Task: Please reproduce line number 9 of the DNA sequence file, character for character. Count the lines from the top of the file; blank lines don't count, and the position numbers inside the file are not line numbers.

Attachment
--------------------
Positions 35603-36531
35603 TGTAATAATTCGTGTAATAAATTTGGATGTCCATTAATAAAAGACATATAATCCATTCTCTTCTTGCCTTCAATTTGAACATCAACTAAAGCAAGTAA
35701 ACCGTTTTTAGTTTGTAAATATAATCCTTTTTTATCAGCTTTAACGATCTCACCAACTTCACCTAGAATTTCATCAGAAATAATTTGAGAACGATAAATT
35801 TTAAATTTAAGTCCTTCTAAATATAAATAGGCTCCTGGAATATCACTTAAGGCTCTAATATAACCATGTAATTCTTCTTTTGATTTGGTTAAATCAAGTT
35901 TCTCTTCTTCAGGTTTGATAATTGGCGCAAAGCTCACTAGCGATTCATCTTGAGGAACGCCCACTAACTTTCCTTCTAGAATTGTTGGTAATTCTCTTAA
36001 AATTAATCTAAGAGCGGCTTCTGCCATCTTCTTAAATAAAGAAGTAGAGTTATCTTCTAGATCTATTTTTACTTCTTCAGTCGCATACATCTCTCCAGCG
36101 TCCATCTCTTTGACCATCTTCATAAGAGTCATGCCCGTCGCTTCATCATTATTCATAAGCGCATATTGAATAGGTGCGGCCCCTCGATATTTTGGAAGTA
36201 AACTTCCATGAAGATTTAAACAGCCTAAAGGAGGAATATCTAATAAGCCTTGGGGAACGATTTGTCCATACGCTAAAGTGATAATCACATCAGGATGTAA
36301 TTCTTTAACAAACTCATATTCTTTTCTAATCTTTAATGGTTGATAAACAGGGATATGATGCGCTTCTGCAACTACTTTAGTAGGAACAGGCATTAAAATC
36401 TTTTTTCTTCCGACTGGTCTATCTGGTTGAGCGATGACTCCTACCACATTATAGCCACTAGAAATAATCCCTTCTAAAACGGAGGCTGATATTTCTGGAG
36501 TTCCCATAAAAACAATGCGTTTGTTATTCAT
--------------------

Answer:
36301 TTCTTTAACAAACTCATATTCTTTTCTAATCTTTAATGGTTGATAAACAGGGATATGATGCGCTTCTGCAACTACTTTAGTAGGAACAGGCATTAAAATC